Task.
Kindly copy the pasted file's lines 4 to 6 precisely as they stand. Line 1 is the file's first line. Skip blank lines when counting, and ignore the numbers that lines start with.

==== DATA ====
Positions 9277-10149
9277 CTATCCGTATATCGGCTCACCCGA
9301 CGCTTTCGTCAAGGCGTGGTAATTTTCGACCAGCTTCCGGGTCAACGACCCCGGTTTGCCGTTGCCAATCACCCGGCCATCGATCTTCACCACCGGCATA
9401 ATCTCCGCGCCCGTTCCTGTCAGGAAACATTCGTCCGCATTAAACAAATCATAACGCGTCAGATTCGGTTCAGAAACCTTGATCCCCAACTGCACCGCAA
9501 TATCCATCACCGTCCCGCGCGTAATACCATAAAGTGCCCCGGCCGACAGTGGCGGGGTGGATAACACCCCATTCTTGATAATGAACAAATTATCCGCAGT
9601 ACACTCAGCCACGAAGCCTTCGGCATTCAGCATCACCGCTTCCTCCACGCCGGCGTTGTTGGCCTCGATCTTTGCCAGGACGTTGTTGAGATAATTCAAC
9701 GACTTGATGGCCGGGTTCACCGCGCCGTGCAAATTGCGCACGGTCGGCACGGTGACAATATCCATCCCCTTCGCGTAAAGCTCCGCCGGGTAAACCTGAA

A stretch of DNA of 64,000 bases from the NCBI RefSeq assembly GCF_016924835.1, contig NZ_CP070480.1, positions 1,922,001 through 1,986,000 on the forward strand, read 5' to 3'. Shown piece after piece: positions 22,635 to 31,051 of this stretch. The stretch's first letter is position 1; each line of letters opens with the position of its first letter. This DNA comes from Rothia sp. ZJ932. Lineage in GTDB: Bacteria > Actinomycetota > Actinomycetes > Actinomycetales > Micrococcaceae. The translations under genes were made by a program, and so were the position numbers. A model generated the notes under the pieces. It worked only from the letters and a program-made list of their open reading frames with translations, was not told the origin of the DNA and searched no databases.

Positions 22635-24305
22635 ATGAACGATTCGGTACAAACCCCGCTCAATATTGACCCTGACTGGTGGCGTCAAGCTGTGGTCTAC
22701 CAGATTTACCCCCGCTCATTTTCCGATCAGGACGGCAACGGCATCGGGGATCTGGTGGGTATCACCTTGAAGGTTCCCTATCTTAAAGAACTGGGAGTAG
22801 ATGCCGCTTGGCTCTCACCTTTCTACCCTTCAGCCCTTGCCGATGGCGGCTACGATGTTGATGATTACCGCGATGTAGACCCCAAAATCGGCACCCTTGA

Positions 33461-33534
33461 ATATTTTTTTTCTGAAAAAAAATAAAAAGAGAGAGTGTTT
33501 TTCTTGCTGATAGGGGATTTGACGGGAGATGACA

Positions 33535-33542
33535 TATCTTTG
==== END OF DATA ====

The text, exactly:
9401 ATCTCCGCGCCCGTTCCTGTCAGGAAACATTCGTCCGCATTAAACAAATCATAACGCGTCAGATTCGGTTCAGAAACCTTGATCCCCAACTGCACCGCAA
9501 TATCCATCACCGTCCCGCGCGTAATACCATAAAGTGCCCCGGCCGACAGTGGCGGGGTGGATAACACCCCATTCTTGATAATGAACAAATTATCCGCAGT
9601 ACACTCAGCCACGAAGCCTTCGGCATTCAGCATCACCGCTTCCTCCACGCCGGCGTTGTTGGCCTCGATCTTTGCCAGGACGTTGTTGAGATAATTCAAC